At the first-ever Climate Adaptation Summit on Monday, IFAD Goodwill Ambassadors and Global Citizen advocates Idris and Sabrina Elba spoke with Belgium Prime Minister Alexander De Croo to learn how to best fight and adapt to climate change.
Recent years have been defined by increasing climate change that has wreaked havoc on the world’s most vulnerable people and caused extreme weather conditions worldwide. As a champion of climate action, De Croo is advocating for increased efforts in order to avoid detrimental damage to the planet and vulnerable populations.
De Croo became prime minister of Belgium in October 2020 and previously held roles as the deputy prime minister and minister of finance, and minister of development coordination. Now, he is working to ensure that Belgium is a central player in the fight against climate change.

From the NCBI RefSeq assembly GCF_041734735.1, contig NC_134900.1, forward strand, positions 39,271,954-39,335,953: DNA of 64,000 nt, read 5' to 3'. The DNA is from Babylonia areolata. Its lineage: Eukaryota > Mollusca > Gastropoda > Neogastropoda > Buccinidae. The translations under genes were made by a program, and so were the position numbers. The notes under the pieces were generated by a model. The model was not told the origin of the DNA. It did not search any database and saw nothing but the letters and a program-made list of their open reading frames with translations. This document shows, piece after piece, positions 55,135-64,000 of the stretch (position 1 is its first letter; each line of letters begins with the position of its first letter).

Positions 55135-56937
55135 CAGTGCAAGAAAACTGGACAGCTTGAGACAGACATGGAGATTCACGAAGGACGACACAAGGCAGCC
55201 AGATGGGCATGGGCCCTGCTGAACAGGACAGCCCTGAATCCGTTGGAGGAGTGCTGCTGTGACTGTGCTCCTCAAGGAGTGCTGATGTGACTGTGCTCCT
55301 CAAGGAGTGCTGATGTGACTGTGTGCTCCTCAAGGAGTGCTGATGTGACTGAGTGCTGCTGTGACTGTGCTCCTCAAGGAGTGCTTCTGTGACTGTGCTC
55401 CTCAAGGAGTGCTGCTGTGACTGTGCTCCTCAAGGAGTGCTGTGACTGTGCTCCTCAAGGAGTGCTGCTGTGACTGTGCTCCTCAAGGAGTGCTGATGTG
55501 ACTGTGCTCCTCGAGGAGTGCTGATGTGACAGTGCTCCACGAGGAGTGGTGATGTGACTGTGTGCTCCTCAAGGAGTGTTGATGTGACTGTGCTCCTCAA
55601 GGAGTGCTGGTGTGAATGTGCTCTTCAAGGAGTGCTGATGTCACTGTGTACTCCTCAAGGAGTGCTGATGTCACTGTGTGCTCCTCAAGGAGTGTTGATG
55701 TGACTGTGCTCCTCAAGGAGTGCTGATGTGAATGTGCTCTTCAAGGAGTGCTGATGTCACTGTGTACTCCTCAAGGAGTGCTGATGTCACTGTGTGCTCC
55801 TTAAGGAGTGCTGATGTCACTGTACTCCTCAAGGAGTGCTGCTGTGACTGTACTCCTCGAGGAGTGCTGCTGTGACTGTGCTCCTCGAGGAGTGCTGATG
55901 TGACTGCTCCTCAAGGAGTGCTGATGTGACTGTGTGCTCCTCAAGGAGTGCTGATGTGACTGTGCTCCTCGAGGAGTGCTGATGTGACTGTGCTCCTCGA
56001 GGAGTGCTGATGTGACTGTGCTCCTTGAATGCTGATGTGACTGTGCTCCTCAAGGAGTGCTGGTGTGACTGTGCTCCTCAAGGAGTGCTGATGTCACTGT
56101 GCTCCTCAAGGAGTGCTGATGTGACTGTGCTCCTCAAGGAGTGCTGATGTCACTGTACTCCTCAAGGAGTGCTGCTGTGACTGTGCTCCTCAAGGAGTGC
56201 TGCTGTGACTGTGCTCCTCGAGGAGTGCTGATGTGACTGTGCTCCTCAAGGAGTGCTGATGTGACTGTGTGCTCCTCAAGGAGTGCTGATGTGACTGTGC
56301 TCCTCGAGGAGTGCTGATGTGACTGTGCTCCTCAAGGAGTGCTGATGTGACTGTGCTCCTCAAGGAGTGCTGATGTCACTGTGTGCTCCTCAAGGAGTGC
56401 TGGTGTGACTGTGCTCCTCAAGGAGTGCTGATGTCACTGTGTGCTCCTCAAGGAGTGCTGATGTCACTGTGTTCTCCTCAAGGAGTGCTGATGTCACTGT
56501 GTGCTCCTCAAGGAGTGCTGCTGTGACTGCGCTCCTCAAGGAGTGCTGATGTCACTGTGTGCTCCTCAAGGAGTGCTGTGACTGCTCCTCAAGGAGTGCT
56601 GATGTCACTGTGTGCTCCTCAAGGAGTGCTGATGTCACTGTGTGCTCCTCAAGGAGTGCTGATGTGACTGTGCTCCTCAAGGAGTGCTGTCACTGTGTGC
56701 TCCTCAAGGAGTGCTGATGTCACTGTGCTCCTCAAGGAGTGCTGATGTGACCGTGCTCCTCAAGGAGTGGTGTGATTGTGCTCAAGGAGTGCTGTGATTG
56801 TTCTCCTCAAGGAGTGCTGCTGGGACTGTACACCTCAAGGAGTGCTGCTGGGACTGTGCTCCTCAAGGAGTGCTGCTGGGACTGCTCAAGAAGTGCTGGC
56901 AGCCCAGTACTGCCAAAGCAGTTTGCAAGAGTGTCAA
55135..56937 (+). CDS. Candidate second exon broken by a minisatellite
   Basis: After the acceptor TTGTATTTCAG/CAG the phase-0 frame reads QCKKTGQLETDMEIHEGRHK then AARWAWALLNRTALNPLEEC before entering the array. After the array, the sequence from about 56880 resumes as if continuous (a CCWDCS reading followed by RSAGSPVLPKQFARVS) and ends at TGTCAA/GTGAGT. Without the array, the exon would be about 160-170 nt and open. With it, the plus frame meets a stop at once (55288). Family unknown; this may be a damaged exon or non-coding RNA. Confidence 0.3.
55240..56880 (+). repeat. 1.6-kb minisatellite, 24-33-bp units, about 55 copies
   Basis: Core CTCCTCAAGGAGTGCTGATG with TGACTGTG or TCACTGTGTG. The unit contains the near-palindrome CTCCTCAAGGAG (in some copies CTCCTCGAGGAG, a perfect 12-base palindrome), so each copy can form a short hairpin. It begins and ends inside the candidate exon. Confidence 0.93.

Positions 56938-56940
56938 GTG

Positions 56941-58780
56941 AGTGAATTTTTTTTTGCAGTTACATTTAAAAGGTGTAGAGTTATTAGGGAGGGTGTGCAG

He is a strong believer that Europe should lead the world toward climate neutrality and help develop sustainable technologies that can be used around the world, according to Reuters.
Here’s what De Croo had to say to the Elbas about the importance of working together to create a more sustainable future for all.
Idris Elba: In your opinion, what is the most effective way for us to start dealing with some of the challenges of climate and why is it important to be thinking about building long-term resilience to these challenges?
Prime Minister De Croo: I grew up in a very rural place in Belgium and I still live there. There are a lot of agricultural activities and we see the impact of climate change.
The droughts are much longer. When it rains, it is much more intense. We see that farmers are just losing their fertile ground because it's washing away.